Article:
The nursery industry in Virginia has enjoyed an extended period of growth and expansion. Consequently, there is considerable interest in and some potential for new business opportunities in the industry. Another consequence of this period of economic growth is an increase in competition within the industry to supply the growing demand for landscape plants. Those interested in getting into the nursery business are strongly encouraged to invest their time and energy into learning as much as they can about the modern nursery industry, and the many options now available in nursery production, before they invest any money in facilities and operations.
Apr 27, 2015 430-050 (HORT-89P)
The Basics of Fertilizer Calculations for Greenhouse Crops Oct 23, 2020 430-100 (SPES-263P)
Dealing with the High Cost of Energy for Greenhouse Operations Mar 16, 2018 430-101 (HORT-284P)
Using Plant Growth Regulators on Containerized Herbaceous Perennials Mar 22, 2018 430-103 (HORT-281)
Farm Security - “Treat it Seriously” – Security for Plant Agriculture: Producer Response for Plant Diseases, Chemical Contamination, and Unauthorized Activity Oct 11, 2019 445-004
Problem-free Shrubs for Virginia Landscapes
The most effective form of plant disease control in the landscape is prevention. Disease prevention can be as simple as choosing the right plant for the right place at planting time. This fact sheet was developed as a guide to shrubs that generally experience few problems in Virginia landscapes. Using these species for new plantings should help you avoid troublesome disease and insect problems in your landscape.
Jun 27, 2022 450-236 (PPWS-69P)
Problem-free Trees for Virginia Landscapes
Many of the tree species commonly planted in Virginia landscapes suffer from disease problems. Although some diseases can be cured, most must be controlled on a preventative basis. The best option for new plantings is to choose species that have a low risk of developing disease. Listed below, in alphabetical order, are some choices of problem-free trees for Virginia landscapes.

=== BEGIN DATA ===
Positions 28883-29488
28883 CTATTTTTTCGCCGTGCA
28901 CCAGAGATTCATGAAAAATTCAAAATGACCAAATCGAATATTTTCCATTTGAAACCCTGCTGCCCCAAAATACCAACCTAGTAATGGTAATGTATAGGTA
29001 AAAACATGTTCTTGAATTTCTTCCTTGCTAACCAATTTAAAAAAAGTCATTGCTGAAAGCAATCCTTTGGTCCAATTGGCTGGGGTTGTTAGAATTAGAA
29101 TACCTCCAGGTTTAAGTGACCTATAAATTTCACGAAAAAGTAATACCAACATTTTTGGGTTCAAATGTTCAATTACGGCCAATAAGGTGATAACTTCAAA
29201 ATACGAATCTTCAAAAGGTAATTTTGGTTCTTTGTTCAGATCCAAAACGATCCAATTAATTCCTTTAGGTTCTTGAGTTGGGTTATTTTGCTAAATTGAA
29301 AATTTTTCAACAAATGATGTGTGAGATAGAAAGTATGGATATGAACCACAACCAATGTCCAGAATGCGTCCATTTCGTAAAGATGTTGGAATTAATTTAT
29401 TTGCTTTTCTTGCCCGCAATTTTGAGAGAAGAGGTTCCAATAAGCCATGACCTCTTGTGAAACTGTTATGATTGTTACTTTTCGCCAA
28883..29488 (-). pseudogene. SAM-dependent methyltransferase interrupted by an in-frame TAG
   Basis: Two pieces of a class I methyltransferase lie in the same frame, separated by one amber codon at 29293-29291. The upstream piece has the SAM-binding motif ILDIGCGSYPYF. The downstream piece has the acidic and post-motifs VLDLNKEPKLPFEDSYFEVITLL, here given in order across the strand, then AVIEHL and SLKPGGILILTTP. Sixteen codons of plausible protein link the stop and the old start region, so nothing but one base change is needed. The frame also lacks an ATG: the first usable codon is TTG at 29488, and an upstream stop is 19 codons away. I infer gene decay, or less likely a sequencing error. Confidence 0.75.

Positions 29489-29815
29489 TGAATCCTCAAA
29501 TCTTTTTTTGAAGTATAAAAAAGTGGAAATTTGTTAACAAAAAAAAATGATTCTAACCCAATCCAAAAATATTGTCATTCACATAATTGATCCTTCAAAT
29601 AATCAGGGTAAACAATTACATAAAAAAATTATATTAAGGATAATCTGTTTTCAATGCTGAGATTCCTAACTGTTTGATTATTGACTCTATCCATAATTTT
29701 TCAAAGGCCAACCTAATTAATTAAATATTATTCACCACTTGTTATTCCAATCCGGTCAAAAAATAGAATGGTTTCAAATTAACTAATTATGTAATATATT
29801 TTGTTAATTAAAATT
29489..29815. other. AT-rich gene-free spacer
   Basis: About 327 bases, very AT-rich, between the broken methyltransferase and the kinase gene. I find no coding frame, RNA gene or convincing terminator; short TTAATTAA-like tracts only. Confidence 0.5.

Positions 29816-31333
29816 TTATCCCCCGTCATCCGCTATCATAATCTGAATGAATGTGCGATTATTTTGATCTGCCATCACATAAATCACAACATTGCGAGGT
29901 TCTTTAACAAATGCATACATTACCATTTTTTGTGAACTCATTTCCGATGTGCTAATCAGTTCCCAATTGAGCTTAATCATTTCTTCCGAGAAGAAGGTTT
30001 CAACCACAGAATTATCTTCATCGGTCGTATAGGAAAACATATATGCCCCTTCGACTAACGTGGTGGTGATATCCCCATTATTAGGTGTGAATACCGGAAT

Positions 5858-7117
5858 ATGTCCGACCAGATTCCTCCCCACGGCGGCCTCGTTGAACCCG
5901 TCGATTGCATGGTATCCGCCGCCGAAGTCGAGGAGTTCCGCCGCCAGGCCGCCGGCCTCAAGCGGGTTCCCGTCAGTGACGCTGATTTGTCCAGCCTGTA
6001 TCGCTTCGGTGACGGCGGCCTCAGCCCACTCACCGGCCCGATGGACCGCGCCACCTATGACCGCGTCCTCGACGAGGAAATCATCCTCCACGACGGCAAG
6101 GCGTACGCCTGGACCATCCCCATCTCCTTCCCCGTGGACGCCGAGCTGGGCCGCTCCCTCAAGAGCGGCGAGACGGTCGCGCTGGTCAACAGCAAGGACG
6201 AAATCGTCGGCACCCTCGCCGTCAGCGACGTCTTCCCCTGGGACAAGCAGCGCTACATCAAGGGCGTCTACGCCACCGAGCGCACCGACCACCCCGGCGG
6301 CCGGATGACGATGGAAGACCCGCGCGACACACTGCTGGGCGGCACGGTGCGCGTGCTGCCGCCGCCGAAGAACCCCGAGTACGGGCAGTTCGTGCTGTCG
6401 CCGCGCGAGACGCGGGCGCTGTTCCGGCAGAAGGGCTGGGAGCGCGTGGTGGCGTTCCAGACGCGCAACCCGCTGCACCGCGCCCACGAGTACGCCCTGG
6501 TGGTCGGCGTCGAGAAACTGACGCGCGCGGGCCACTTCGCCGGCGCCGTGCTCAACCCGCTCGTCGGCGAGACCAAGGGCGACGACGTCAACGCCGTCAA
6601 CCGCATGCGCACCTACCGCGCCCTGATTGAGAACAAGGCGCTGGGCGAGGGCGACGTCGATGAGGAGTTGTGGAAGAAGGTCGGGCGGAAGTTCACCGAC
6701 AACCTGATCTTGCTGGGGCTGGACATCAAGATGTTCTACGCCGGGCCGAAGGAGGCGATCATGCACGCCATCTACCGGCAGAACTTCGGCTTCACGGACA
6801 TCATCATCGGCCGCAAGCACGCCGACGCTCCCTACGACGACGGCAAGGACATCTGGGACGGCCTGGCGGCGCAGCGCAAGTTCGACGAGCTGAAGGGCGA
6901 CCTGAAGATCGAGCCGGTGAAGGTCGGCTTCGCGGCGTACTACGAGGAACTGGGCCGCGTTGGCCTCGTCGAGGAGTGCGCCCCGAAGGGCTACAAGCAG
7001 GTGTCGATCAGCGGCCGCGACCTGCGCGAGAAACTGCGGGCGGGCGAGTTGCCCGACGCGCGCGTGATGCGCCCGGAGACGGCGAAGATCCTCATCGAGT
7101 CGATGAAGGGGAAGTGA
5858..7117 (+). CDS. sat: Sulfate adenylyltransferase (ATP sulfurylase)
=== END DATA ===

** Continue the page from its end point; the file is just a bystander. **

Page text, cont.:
Oct 19, 2016 450-237 (PPWS-70P)
Explanation of Soil Tests
The accompanying Soil Test Report will help you assess your plant's need for fertilizer and lime.
Dec 7, 2018 452-701 (SPES-75NP)
Soil Test Note 19: Vegetable and Flower Gardens (Supplement to Soil Test Report) Oct 11, 2019 452-719
2022-2023 Mid-Atlantic Commercial Vegetable Production Recommendations
This guide lists vegetable varieties that are available and are adapted to the mid-Atlantic region, gives an overview of cultural practices, and list chemicals recommended to manage pests, diseases and weeds in vegetable crops. New varieties of vegetables are constantly being developed throughout the world. While all efforts are made to have comprehensive lists, not all varieties that are adapted will be listed.
Feb 17, 2022 456-420 (SPES-391P)
User Notes for Small-scale Virginia Commercial Hops Production Enterprise Budgets and Financial Statements Feb 26, 2019 AAEC-170NP
VCE Model of Community, Local, Regional Food Systems May 20, 2022 ALCE-154NP
Community, Local, and Regional Food Systems Apr 22, 2022 ALCE-155NP (ALCE-291NP)
Community, Local, and Regional Food Systems (CLRFS) Forum Report Oct 7, 2016 ALCE-156NP
Community, Local, and Regional Food Systems (CLRFS) Forum Executive Summary
Virginia’s food system directly impacts the survival and viability of farms and farmland; the economic development of rural and urban communities; the care, restoration, and resilience of ecological resources such as local waterways; and critical health issues. We use the language of community, local, and regional food systems to broadly define a complex and interconnected set of systems and pathways that comprise sustainable food production, processing, distribution, consumption, and waste management to bring about social, economic, and ecological change that benefits all residents.
Oct 7, 2016 ALCE-157NP
Lawn Care Safety for the Whole Family During COVID-19 Apr 9, 2020 ALCE-193NP
Viticulture Management Poster Oct 22, 2019 ENTO-339NP
Manejo Del Viñedo Oct 22, 2019 ENTO-339S
Food Safety Modernization Act Produce Safety Rule: Worker Health, Hygiene and Training Jun 5, 2017 FST-278NP
Goldenchain tree, Laburnum × watereri Sep 20, 2018 HORT-10NP